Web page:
And to decide one day to embrace the feminist movement? That my friends, is a complex and somehow divisive sort of move to make. Women with great success stand at podiums and denounce this movement. They seem to happily embrace the fruits of their laboring predecessors; but can't seem to stand the thought of embracing the disruptive nature necessary to enable those changes. For reasons not totally clear, they scrunch their noses at the idea of pressing further the cause of ending sexism and sex discrimination (bell hooks). Perhaps it's just easier to let the waters calm and accept that females are indeed the weaker sex; better than causing waves that might draw attention to those dark insecurities which were handed out like candy to grade schoolers and then took firm root before high school graduation. 


Men, white men in particular, may cringe at the idea that the feminist movement should even exist. Nobody wants to be labeled the 'bad guy,' and it sure does suck to be told that you have been afforded every privilege but somehow still didn't conquer the world. Likewise, to discredit their accomplishments by implying it was all an accident of genetics is just as unfair as denigrating women for their gender. Also, where's their movement? A club promoting the advancement of white men? Pretty sure we all know what happens when that sort of thing gathers any sort of momentum. Yup, it's a lot of pressure to be on the team favored to win. It's a lonely place and nobody is picking up a poster board and marching down the street in your honor (at least nobody who isn't hiding behind a white hood and looking for trouble).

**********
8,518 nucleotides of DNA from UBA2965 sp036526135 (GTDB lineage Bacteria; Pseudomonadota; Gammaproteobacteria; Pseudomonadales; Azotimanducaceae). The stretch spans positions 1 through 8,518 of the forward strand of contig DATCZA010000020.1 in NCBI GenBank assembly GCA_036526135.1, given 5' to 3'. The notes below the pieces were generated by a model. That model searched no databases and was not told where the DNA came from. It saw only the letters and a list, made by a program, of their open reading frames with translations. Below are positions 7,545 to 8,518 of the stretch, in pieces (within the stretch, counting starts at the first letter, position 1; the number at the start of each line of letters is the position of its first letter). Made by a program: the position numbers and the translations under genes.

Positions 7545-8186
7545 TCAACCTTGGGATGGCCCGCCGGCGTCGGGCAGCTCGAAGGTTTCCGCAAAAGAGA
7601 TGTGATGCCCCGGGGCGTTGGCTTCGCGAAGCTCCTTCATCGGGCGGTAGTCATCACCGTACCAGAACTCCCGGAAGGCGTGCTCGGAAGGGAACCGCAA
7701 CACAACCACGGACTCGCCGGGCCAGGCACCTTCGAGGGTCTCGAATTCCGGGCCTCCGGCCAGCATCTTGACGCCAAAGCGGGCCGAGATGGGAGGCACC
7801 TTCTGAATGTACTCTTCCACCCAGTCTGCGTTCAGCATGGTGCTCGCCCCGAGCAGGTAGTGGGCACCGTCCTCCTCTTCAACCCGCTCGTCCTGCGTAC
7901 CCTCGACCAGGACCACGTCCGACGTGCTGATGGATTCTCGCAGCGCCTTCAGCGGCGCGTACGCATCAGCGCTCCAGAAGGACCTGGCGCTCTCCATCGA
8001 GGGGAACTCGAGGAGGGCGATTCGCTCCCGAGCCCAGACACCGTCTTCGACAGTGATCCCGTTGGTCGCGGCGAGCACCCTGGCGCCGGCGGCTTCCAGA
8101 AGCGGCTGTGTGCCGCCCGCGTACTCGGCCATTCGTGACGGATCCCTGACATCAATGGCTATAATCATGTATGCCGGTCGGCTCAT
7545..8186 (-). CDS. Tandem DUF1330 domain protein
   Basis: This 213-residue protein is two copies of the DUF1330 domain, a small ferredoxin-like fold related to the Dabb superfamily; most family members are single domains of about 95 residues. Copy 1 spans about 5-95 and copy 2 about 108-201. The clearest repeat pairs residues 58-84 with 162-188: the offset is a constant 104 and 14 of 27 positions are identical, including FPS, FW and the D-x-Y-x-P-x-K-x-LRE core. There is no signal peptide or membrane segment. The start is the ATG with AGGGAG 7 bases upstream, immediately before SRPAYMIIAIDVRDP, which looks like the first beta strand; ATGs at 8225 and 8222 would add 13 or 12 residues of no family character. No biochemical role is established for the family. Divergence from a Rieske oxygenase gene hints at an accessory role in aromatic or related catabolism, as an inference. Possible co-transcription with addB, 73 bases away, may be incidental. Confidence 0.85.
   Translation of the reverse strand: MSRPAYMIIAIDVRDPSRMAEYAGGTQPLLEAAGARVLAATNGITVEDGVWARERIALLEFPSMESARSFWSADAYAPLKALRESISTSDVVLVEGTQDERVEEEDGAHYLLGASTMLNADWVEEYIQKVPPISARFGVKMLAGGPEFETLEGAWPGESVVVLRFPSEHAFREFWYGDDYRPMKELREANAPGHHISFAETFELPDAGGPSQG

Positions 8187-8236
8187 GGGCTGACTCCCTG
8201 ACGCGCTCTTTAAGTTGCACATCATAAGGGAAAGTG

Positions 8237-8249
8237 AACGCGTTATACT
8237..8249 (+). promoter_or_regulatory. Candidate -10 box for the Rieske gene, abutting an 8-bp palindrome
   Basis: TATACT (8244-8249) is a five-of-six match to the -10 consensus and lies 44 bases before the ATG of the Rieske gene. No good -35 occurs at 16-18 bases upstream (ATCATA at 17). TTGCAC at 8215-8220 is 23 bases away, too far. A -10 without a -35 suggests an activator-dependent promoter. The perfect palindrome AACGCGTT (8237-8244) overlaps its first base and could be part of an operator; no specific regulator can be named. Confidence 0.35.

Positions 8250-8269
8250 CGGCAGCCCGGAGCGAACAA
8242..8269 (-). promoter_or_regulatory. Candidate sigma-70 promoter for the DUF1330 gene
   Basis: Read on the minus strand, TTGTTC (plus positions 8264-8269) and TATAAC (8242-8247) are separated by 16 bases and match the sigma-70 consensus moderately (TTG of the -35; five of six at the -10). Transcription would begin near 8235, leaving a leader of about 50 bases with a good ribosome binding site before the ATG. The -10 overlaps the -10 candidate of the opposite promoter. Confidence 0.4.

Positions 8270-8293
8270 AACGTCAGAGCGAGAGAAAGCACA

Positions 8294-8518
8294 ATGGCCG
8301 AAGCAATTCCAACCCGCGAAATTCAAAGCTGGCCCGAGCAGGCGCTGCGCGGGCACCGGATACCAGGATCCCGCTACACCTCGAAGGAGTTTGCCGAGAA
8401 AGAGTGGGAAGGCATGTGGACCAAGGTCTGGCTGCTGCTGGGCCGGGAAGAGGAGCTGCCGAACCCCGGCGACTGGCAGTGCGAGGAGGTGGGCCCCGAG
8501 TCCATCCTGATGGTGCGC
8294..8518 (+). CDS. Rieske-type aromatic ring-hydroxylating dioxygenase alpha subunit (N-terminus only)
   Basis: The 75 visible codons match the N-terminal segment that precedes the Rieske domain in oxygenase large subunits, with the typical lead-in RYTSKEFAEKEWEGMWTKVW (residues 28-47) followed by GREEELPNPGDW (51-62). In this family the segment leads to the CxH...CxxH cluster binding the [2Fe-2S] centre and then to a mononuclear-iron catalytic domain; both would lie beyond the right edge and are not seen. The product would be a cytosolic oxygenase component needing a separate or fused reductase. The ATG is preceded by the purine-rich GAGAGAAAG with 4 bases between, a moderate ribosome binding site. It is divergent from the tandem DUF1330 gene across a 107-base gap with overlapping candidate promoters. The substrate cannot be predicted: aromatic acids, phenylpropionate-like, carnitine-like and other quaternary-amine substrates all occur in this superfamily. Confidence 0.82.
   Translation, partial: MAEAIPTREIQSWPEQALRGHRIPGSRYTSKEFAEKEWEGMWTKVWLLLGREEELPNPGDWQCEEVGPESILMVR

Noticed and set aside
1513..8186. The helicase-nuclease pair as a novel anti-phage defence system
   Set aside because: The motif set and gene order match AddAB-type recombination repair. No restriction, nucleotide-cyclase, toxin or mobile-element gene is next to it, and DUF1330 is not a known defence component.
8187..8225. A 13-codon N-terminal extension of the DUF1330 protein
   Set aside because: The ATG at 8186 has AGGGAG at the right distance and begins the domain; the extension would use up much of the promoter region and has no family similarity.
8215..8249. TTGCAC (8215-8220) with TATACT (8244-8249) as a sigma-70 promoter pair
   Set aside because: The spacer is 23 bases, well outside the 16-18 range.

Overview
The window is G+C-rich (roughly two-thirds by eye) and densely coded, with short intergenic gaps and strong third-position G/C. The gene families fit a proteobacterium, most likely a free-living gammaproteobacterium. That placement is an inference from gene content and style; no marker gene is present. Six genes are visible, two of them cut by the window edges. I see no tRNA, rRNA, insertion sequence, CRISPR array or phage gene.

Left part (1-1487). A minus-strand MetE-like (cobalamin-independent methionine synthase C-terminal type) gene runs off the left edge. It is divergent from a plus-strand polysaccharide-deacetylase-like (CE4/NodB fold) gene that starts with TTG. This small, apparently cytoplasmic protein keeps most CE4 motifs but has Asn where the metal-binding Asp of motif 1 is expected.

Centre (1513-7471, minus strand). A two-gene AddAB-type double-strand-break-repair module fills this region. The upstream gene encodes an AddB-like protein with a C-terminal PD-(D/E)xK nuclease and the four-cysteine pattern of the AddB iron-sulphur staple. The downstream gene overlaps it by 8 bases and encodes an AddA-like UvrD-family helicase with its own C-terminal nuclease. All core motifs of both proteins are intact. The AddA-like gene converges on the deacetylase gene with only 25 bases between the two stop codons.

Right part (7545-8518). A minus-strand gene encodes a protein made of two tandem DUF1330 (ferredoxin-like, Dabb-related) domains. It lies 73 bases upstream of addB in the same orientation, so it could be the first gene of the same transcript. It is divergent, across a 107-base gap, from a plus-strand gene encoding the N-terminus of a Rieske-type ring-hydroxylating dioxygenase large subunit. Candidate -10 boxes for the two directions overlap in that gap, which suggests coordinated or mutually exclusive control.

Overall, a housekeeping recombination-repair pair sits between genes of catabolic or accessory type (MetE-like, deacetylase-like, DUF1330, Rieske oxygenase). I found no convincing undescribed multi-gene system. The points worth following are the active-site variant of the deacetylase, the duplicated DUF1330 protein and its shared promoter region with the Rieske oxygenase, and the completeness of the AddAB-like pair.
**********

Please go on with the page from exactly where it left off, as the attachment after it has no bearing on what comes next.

Sure, historically men haven't always been the most gracious winners. But it's certainly arguable that the sense of entitlement rewarded to boys at birth is not evenly distributed among all men. My personal experience has been that most men are gracious and humble and at least marginally empathetic. The men in my life for the most part haven't bullied or condescended and wouldn't dream to openly practice misogyny; they instead stand firmly against it in most cases. 


But I am fully aware that this is not always the case. And having respectable and honorable men in the world does not negate systemic sexism. It does not un-assault countless women, many of whom were too afraid to even report the violence or violation. It does not solve the issues of equal pay or equal representation in our elected offices. Having reputable and decent men in the world does not undo the damage that the media has inflicted upon the collective female body image. 


So having men in the world who are willing to try and understand a women's complicated perspective doesn't mean the problem is solved; but it does mean the problem MAY someday, be solved or at least, be less of a problem. 


One could say the same for those women who cannot bring themselves to be called 'feminists.' Indeed, there are plenty of women who stick firmly in their space and are totally contented with the world as it is. They may scoff at the very notion of feminism; calling out 'crybabies' and 'liberal snowflakes' and paling at the idea of a pro-choice agenda; believing also that we've come far enough and it's best to let well-enough alone. 


It's a movement that is living and breathing and ever-evolving. It will be met with resistance and criticism until the end of time I suspect. It's a movement I didn't personally see as very important until just recently, when I saw that it was so greatly threatened. 


And now? We March.